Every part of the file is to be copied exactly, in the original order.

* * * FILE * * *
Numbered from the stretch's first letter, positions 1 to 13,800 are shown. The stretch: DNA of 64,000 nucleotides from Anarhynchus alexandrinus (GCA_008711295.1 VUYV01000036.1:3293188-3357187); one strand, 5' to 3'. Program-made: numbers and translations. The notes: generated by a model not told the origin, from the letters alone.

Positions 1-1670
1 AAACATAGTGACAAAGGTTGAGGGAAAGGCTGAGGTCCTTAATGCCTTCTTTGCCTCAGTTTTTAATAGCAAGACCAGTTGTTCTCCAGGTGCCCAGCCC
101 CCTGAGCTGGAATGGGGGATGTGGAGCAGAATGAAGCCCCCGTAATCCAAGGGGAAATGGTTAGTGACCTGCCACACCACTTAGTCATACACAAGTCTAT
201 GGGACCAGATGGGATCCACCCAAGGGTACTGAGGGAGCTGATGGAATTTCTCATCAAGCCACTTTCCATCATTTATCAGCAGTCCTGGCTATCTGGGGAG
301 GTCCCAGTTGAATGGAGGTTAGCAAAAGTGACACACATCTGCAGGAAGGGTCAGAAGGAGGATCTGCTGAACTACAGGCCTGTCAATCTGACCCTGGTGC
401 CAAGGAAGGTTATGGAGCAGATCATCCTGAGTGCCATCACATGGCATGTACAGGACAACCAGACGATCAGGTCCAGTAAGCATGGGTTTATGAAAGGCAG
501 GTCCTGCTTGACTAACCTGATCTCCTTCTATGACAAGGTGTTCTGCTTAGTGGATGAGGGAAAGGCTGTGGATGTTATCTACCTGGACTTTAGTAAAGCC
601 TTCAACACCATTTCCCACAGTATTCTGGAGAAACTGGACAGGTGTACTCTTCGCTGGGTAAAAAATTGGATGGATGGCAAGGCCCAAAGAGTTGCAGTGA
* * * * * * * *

Numbered from the stretch's first letter, positions 1 to 13,800 are shown. The stretch: DNA of 64,000 nucleotides from Anarhynchus alexandrinus (GCA_008711295.1 VUYV01000036.1:3293188-3357187); one strand, 5' to 3'. Program-made: numbers and translations. The notes: generated by a model not told the origin, from the letters alone.

Positions 1-1670
1 AAACATAGTGACAAAGGTTGAGGGAAAGGCTGAGGTCCTTAATGCCTTCTTTGCCTCAGTTTTTAATAGCAAGACCAGTTGTTCTCCAGGTGCCCAGCCC
101 CCTGAGCTGGAATGGGGGATGTGGAGCAGAATGAAGCCCCCGTAATCCAAGGGGAAATGGTTAGTGACCTGCCACACCACTTAGTCATACACAAGTCTAT
201 GGGACCAGATGGGATCCACCCAAGGGTACTGAGGGAGCTGATGGAATTTCTCATCAAGCCACTTTCCATCATTTATCAGCAGTCCTGGCTATCTGGGGAG
301 GTCCCAGTTGAATGGAGGTTAGCAAAAGTGACACACATCTGCAGGAAGGGTCAGAAGGAGGATCTGCTGAACTACAGGCCTGTCAATCTGACCCTGGTGC
401 CAAGGAAGGTTATGGAGCAGATCATCCTGAGTGCCATCACATGGCATGTACAGGACAACCAGACGATCAGGTCCAGTAAGCATGGGTTTATGAAAGGCAG
501 GTCCTGCTTGACTAACCTGATCTCCTTCTATGACAAGGTGTTCTGCTTAGTGGATGAGGGAAAGGCTGTGGATGTTATCTACCTGGACTTTAGTAAAGCC
601 TTCAACACCATTTCCCACAGTATTCTGGAGAAACTGGACAGGTGTACTCTTCGCTGGGTAAAAAATTGGATGGATGGCAAGGCCCAAAGAGTTGCAGTGA